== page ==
The rest of this article is only available to active members of Questia

Sign up now for a free, 1-day trial and receive full access to:

  • Questia's entire collection
  • Automatic bibliography creation
  • More helpful research tools like notes, citations, and highlights
  • Ad-free environment

Already a member? Log in now.

Notes for this article

Add a new note
If you are trying to select text to create highlights or citations, remember that you must now click or tap on the first word, and then click or tap on the last word.
One moment ...
Default project is now your active project.
Project items

Items saved from this article

This article has been saved
Highlights (0)
Some of your highlights are legacy items.

Highlights saved before July 30, 2012 will not be displayed on their respective source pages.

You can easily re-create the highlights by opening the book page or article, selecting the text, and clicking “Highlight.”

Citations (0)
Some of your citations are legacy items.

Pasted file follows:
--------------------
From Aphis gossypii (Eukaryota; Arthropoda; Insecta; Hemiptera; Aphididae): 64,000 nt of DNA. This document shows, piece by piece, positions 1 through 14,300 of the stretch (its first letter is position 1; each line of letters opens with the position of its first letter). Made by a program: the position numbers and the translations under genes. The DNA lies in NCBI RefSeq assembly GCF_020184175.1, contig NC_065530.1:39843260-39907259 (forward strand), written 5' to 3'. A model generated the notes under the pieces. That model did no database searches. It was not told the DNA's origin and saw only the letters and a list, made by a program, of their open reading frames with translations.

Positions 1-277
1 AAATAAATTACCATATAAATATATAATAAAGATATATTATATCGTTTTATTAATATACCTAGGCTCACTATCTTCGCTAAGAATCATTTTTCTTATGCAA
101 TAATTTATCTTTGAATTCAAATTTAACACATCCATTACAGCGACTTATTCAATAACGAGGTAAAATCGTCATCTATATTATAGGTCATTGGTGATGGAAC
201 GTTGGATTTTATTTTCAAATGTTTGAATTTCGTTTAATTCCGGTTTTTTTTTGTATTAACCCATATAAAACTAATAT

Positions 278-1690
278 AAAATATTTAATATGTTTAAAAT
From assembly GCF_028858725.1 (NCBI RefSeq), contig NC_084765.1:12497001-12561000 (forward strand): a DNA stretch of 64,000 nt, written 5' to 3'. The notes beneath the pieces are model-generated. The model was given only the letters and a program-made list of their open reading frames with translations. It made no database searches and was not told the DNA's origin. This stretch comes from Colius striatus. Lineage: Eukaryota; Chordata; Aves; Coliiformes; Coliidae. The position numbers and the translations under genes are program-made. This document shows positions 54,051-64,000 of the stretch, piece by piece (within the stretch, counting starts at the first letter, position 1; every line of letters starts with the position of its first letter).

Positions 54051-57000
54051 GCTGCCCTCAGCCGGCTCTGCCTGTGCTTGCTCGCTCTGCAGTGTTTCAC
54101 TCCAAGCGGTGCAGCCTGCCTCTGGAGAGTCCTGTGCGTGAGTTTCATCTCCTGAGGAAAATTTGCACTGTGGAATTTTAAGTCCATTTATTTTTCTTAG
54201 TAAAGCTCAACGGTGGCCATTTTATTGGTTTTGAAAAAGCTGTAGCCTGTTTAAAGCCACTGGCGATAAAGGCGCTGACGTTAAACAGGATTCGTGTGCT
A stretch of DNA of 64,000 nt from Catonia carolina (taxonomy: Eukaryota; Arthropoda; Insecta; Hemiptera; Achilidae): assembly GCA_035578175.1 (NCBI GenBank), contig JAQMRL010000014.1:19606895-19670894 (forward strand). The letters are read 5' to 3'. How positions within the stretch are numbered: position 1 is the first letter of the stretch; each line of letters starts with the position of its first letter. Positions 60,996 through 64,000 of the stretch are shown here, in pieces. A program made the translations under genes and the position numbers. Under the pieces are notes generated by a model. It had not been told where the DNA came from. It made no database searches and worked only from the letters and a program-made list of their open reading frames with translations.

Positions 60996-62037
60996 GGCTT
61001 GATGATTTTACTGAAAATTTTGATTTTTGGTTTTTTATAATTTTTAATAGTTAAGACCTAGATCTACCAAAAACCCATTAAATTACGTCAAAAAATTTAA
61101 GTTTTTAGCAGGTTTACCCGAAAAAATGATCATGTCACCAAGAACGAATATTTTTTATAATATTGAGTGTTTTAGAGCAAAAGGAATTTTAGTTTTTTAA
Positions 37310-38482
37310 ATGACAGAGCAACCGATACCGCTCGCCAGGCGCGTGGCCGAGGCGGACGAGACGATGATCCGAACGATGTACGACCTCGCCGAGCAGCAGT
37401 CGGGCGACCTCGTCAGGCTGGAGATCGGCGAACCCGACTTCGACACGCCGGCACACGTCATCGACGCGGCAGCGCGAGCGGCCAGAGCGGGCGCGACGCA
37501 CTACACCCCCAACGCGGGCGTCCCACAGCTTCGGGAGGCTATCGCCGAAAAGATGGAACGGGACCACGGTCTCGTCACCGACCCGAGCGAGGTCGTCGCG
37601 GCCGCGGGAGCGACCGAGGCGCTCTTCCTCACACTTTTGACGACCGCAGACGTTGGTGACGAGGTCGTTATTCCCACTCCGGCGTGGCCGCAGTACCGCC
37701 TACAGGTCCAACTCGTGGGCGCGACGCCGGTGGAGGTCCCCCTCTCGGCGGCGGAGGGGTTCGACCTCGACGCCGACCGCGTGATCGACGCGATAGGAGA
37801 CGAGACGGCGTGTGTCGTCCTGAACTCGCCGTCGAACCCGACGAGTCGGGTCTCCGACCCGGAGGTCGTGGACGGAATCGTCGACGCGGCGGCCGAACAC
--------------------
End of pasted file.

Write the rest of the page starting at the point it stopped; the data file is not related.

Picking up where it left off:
Any citation created before July 30, 2012 will labeled as a “Cited page.” New citations will be saved as cited passages, pages or articles.

We also added the ability to view new citations from your projects or the book or article where you created them.

Notes (0)
Bookmarks (0)

You have no saved items from this article

Project items include:
  • Saved book/article
  • Highlights
  • Quotes/citations
  • Notes
  • Bookmarks
Notes
Cite this article

Cited article

Style
Citations are available only to our active members.
Sign up now to cite pages or passages in MLA, APA and Chicago citation styles.

(Einhorn, 1992, p. 25)